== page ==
ConsoleWrite(_Round(4.265,2) & @CRLF)

Func _Round(\$nNumber, \$iDP = 3)

;- get factor to put number into integer range -
\$iFactor = 10 ^ (\$iDP + 2)
;- put number into integer range -
\$nNumber *= \$iFactor
;- un-float number -
\$nNumber = Int(\$nNumber)
;- check last digit is 0 -
If StringRight(\$nNumber,1) >= 5 Then \$nNumber += 5
;- back-round to tens -
\$nNumber = Round(\$nNumber,-2)
;- put number back to float -
\$nNumber /= \$iFactor

Return \$nNumber

EndFunc```

Are floats always inaccurate in the negative direction? e.g. can 1.234 be held as 1.23400000000001 on hardware? or will it always tend to be smaller on the hardware e.g. 1.233999999999 etc?

I'm trying to account for a creeping imprecison (checking for 5 rather than 9), but other than that can you see a situation where the above code may fail?

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I ain't a FP guru, but AFAIK negatives are just positives with a minus sign. The conversion is always the same, numerically, so I believe you an expect +1/3 and -1/3 o have the same imprecision in absolute value (hopefully). Of course _you_ need to take the sign into account, i.e. change your signs accordingly when your round "by hand".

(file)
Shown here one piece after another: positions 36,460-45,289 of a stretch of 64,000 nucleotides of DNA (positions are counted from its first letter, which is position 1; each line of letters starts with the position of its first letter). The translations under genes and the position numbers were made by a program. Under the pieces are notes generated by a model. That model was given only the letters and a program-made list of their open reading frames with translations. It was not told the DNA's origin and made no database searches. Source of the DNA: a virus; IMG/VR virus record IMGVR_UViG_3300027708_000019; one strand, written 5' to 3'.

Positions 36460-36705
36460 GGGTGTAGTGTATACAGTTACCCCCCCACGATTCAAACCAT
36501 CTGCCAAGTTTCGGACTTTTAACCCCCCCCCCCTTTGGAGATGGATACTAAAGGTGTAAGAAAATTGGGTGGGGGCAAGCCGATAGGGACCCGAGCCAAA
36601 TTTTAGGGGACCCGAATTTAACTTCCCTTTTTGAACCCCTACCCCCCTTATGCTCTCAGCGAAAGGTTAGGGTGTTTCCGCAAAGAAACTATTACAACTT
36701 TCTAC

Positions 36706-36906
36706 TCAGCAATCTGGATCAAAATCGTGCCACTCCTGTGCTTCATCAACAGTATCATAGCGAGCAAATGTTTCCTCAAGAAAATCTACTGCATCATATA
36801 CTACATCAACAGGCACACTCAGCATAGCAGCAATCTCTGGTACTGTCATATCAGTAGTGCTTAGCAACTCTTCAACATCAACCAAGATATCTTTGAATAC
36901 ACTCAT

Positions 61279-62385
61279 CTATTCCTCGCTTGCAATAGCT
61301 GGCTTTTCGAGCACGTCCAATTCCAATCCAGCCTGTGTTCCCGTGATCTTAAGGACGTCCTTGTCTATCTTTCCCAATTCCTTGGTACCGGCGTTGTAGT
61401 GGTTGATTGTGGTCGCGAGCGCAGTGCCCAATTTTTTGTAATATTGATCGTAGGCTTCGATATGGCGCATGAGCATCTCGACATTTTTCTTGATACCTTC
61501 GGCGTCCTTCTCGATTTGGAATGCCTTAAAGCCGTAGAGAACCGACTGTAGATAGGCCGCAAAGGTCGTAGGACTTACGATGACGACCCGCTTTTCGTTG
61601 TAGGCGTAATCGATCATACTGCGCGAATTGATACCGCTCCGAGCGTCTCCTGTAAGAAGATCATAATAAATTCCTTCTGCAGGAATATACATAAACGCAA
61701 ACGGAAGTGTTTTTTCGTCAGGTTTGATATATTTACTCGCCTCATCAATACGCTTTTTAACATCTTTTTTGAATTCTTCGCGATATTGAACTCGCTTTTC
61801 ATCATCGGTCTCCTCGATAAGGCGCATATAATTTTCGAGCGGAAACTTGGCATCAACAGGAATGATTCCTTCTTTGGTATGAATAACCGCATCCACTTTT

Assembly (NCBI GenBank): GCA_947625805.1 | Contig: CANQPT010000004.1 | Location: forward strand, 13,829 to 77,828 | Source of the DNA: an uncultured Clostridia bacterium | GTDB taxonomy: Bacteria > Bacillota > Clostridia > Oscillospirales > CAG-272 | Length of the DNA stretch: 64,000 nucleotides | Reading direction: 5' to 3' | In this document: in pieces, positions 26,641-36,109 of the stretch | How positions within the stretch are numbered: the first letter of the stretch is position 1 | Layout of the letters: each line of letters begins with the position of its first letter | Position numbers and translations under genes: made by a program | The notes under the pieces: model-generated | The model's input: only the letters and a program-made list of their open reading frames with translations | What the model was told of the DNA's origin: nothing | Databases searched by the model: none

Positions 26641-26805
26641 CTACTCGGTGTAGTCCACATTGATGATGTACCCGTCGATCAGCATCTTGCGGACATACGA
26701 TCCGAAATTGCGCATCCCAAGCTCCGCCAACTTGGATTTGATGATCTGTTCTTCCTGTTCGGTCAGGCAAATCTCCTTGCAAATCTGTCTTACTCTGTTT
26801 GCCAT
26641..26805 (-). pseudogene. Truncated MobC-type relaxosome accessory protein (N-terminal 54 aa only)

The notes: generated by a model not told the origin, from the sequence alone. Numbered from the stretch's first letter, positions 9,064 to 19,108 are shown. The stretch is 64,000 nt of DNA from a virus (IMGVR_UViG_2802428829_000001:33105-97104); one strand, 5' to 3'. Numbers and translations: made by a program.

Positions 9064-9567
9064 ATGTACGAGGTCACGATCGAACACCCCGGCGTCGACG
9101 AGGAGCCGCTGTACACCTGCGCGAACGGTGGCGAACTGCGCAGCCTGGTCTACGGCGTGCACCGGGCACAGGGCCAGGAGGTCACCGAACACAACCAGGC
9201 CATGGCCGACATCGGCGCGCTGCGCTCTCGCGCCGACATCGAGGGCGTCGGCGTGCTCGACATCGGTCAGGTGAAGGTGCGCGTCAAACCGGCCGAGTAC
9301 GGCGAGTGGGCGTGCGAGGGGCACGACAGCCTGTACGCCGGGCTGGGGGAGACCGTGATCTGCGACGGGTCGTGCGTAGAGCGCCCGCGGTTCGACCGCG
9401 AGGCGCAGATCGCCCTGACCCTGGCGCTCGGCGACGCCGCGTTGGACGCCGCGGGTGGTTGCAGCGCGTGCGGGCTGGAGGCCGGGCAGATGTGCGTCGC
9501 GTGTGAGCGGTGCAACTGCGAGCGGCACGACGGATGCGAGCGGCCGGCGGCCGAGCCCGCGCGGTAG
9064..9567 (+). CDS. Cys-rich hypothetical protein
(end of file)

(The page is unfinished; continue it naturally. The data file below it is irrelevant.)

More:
For instance the += 5 part has to be += 5 * Sign(\$nNumber).

I wish AutoIt would have a built-in Sign() function.

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For instance the += 5 part has to be += 5 * Sign(\$nNumber).

I guess this would change depending on the type of rounding we want?

I've always been of the "half away from zero" school, so that is what happens in my code. i.e.

_Round(-1.2345,3) = -1.235

This might not be the same for other types of rounding (asymetric, gaussian, stochastic, etc)

I might expand my function to include these, but I think Mat has already approached this.

Cheers jchd!